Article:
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South Ossetia's near total dependence on Russia does not alter the fact that the Georgian government has lost the struggle for the region and its people. And this loss occurred much earlier than August 2008: the Russo-Georgian conflict.

It was brought about by the Georgian politicians Zviad Gamsakhurdia and the aforementioned Saakashvili, as well as their inner circle of intellectuals who championed the notion of Georgia's "ancestral" Samachablo, referring to the results of a census taken in 1897 (when Ossetians in Tskhinvali were not the largest ethnic group).

This was all done in lieu of searching for mechanisms to harmonize the ethnic situation in South Ossetia. It is in this context that the "unwilling separatists" (many of whom were genuinely fond of Georgia) made their choice in favor of Russia with all its flaws.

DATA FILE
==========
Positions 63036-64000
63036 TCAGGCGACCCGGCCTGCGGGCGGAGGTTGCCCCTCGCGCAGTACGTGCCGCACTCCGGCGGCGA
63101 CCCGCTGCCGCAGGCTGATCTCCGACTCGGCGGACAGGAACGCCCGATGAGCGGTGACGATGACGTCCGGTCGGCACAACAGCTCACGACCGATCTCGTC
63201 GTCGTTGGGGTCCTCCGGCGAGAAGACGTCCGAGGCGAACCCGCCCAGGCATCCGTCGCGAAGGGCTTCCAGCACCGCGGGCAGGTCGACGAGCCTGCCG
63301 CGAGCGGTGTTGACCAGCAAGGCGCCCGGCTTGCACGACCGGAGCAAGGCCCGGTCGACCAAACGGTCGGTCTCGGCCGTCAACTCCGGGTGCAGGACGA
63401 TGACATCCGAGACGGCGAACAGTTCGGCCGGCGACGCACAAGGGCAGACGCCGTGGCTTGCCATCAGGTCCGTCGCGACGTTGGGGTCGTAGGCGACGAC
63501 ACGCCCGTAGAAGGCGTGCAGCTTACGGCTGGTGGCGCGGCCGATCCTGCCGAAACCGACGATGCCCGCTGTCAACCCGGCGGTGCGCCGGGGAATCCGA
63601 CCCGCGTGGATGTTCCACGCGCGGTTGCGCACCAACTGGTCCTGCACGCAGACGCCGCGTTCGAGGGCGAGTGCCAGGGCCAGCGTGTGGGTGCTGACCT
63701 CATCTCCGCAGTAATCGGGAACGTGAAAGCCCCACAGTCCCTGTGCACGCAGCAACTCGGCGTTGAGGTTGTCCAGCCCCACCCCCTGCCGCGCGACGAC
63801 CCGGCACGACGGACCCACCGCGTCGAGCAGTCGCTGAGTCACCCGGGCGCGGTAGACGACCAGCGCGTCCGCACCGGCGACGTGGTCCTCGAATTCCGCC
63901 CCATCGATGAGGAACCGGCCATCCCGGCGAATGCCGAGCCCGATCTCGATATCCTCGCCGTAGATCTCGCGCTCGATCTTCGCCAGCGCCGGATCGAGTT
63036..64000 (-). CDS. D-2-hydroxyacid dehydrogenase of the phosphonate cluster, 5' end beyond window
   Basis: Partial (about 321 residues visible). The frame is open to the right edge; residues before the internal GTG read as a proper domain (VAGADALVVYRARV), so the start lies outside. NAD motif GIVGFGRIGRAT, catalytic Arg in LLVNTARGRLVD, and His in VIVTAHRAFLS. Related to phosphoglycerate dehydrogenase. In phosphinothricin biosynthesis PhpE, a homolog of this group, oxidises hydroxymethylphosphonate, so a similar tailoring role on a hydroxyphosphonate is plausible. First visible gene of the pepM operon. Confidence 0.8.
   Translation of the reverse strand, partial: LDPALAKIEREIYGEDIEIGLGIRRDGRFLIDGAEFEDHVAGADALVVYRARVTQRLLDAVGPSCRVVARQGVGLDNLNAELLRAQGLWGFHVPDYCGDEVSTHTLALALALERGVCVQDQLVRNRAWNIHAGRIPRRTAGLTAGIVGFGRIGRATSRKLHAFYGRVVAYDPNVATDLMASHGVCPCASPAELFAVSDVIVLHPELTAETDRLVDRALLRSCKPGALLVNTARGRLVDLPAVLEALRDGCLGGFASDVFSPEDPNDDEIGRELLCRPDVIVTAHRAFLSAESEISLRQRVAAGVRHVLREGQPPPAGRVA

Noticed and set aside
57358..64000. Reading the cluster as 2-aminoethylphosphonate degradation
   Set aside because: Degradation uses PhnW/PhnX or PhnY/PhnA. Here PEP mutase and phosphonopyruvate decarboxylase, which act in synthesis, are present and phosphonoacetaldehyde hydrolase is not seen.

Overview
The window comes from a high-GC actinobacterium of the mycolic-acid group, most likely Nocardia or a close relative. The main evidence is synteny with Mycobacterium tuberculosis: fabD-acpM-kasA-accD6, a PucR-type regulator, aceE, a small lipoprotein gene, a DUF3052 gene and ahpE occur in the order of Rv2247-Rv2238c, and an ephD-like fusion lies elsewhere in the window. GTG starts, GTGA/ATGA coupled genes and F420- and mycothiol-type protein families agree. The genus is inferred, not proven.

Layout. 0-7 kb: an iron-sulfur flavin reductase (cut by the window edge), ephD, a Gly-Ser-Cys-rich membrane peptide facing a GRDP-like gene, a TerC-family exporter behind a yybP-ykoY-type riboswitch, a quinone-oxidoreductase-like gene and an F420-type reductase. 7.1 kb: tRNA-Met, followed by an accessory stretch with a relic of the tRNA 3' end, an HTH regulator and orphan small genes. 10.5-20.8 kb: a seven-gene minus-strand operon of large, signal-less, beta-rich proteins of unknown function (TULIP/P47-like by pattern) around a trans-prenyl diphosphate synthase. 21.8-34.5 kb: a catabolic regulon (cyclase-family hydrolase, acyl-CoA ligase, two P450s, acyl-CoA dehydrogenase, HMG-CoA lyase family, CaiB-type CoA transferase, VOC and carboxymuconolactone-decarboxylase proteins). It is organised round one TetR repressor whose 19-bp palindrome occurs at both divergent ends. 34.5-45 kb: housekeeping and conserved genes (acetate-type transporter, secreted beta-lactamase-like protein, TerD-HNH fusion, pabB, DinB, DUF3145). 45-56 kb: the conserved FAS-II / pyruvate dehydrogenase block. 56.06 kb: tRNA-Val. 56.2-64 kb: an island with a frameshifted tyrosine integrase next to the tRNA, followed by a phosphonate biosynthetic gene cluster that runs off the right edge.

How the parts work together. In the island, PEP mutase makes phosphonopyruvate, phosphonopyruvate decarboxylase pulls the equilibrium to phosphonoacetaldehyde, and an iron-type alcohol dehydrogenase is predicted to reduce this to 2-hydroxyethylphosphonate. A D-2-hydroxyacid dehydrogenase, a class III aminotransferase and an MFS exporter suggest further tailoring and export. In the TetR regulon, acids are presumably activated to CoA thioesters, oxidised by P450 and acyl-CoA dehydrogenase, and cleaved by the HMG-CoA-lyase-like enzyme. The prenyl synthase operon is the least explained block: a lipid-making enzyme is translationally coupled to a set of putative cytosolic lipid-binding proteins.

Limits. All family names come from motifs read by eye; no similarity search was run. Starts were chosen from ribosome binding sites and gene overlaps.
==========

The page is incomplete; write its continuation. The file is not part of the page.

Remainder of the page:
What else could they do if the president of the country to which they were "assigned" stated publicly that, "In Georgia there are Ossetians, but no Ossetia"? The miserable prospects for South Ossetia's "statehood" in no way mitigate Georgia's responsibility for what happened. Tbilisi did everything possible to achieve such an outcome.

To lack viability as a state and to return to Georgia's fold are not the same thing. Post-2008, Georgia's place was taken by Russia, a much larger and stronger country. Can it provide a more attractive alternative? Will it make mistakes, believing that South Ossetians have made their choice forever?

The next quarter-century should be long enough to find answers to these questions. But there is a simple rule that needs to be understood today: ethno-political processes have no eternal friends and no eternal reference points, while their attractiveness to partners needs to be proved on a daily basis.

The opinion of the author may not necessarily reflect the position of Russia Direct or its staff.